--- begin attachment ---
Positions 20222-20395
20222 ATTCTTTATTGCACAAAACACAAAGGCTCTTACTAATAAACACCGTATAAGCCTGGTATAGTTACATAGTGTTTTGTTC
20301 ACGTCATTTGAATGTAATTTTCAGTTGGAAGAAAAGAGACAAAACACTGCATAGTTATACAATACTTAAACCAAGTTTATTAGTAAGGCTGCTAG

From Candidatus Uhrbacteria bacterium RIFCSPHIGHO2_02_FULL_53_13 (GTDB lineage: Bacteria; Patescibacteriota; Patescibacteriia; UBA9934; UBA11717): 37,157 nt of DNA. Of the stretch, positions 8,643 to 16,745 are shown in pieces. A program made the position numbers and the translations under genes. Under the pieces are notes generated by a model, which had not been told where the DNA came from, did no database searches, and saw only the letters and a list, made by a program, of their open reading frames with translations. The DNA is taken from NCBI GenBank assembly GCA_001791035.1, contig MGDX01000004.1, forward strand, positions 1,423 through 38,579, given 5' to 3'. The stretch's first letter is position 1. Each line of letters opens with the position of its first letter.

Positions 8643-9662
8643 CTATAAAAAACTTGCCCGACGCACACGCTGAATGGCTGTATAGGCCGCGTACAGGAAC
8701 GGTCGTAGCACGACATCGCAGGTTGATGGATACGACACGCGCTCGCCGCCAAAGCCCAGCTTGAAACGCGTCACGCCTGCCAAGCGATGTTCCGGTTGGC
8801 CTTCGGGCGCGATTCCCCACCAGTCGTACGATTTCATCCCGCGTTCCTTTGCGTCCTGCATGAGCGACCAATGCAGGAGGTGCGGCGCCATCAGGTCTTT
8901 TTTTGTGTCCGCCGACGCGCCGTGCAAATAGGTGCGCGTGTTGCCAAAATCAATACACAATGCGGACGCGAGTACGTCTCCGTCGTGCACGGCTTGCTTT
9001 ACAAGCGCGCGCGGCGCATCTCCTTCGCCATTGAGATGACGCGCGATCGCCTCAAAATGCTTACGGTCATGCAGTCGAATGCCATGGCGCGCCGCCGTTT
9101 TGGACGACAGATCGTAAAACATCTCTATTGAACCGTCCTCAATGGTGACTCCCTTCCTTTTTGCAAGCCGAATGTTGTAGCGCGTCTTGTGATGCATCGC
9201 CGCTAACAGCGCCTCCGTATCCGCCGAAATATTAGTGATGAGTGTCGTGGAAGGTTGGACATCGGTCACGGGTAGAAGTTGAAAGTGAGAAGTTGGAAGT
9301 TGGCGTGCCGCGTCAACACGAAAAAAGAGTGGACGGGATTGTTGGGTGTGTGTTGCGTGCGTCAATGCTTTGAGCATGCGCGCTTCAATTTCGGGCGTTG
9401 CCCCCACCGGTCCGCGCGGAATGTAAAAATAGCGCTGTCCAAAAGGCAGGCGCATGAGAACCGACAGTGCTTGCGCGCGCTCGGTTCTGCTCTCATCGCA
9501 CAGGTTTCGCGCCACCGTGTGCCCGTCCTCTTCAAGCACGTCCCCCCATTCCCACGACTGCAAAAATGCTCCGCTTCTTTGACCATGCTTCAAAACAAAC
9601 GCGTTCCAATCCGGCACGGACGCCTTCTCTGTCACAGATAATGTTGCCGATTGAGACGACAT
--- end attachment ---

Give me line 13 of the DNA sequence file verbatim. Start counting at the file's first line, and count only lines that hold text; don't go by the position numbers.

9301 TGGCGTGCCGCGTCAACACGAAAAAAGAGTGGACGGGATTGTTGGGTGTGTGTTGCGTGCGTCAATGCTTTGAGCATGCGCGCTTCAATTTCGGGCGTTG